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Providers often use electronic medical record (EMR) functions that result in authorship falsification, disabling of auditing functions, and document misattribution without realizing the legal implications of these functions, says Reed D. Gelzer, MD, MPH, founder of Trustworthy EHR, a Newbury, NH-based data quality and information integrity consultancy specializing in the legal aspects of EMRs.
"People will do things in an EMR record that they would never do in a paper record," he says, such as copying information from previous visits and attesting to them being unique, new records, and deleting previous records or portions or records.
Data integrity failures with health information technology (IT) systems is number one on the ECRI Institute’s top 10 patient safety concerns for healthcare organizations. (To download the full report, a slideshow, and a poster, go to https://www.ecri.org/PatientSafetyTop10.) The ECRI Institute is a Plymouth Meeting, PA-based nonprofit organization that researches approaches to improving the safety, quality, and cost-effectiveness of patient care.
"It is a shared clinical responsibility to reduce the risks of data integrity failures with EMRs," says Karen P. Zimmer, MD, MPH, FAAP, medical director of the patient safety, risk, and quality group for the ECRI Institute’s Patient Safety Organization. (An ECRI 2013 White Paper, "How to Identify and Address Unsafe Conditions Associated with Health IT" can be accessed at http://bit.ly/1uQ6ReM.)
Data integrity failures can occur for several reasons, such as data entry errors, missing or delayed data delivery, inappropriate use of default values, and copying and pasting. Zimmer offers these risk-reducing practices:
• Hospitals and physician practices should involve the end-user when determining default values. "It is crucial to have end-users and IT departments working together when implementing new systems," says Zimmer.
• Physicians can avoid inadvertently entering data on the wrong patient by only opening one medical chart at a time.
• Organizations can provide an easy and accessible way for physicians to report problems when there are immediate issues, such as when data is not fully transmitted.
In a 2012 analysis, ECRI asked organizations to submit at least 10 safety events associated with health IT. "We learned there is underreporting and lack of understanding when health IT may play a role in an event," says Zimmer. An event initially might be identified as a medication error, but further investigation might reveal there was a health IT component. Here are EMR charting practices that might reduce physicians’ legal risks:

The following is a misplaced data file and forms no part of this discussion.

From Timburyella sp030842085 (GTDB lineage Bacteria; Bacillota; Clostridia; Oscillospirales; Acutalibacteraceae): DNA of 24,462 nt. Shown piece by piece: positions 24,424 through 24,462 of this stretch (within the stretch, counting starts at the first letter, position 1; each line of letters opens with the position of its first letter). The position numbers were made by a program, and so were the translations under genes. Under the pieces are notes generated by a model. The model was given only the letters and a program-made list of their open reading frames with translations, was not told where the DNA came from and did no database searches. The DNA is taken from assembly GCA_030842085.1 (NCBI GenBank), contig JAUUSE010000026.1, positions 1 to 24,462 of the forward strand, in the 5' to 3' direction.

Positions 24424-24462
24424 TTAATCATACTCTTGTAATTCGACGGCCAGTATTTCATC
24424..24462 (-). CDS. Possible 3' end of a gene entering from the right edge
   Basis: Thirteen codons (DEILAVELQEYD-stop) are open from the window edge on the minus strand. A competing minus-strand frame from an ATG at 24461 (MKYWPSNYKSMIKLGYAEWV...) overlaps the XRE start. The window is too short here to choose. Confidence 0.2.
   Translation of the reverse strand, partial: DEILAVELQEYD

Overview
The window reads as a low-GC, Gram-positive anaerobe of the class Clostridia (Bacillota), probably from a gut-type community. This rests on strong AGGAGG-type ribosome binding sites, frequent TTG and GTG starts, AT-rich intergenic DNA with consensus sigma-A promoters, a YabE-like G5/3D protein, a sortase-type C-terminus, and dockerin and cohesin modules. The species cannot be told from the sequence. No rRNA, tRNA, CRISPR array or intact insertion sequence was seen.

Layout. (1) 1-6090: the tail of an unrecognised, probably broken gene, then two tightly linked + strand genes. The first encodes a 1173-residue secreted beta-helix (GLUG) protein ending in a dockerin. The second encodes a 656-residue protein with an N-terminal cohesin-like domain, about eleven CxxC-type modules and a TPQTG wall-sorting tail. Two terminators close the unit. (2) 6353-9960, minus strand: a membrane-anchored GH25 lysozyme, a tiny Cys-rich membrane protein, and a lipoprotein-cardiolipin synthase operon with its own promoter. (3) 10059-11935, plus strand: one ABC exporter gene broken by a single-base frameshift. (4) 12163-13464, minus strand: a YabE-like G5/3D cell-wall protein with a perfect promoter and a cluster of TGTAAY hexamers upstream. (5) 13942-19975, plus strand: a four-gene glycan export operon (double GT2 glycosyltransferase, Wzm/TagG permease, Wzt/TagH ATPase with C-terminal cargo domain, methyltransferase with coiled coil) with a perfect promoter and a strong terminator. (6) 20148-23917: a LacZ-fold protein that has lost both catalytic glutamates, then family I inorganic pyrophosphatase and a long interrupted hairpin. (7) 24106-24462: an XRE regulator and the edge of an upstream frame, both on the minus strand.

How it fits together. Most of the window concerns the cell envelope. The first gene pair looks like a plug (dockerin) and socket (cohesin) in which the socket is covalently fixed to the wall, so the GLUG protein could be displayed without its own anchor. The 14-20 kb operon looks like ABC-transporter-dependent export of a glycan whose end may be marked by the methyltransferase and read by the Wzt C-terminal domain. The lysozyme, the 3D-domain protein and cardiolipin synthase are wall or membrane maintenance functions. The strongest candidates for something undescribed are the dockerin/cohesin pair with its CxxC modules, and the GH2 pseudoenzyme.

• Functions that "bring forward" or duplicate from prior records must not be misrepresented as new records.
A statement such as "the patient’s grandchild is at the bedside visiting" could be copied forward every day of the patient’s admission, for example. "Those kinds of things are so easy to ridicule in a legal proceeding," says Gelzer.
• Functions that support one author "taking over" or editing the documentation of another professional must be used with full awareness and care.
The patient care record might make it appear there was a single author when multiple professionals actually provided the clinical services.
"At the least, the original version of a licensed professional’s clinical observations must not be incidentally obliterated or authorship reassigned’ without preservation of the original content intact and accessible by some means," says Gelzer.
• Providers should never disable audit controls.
"This is similar to using correction fluid on a paper record. It demonstrates an ability and a willingness to alter records," says Gelzer.
Most clinical facilities assume that if the function exists in the system, it must be an acceptable one.
"However, EMR vendors are under no obligation to make sure that their systems comply with the laws of your state and the requirements of your insurers or any oversight agencies," says Gelzer.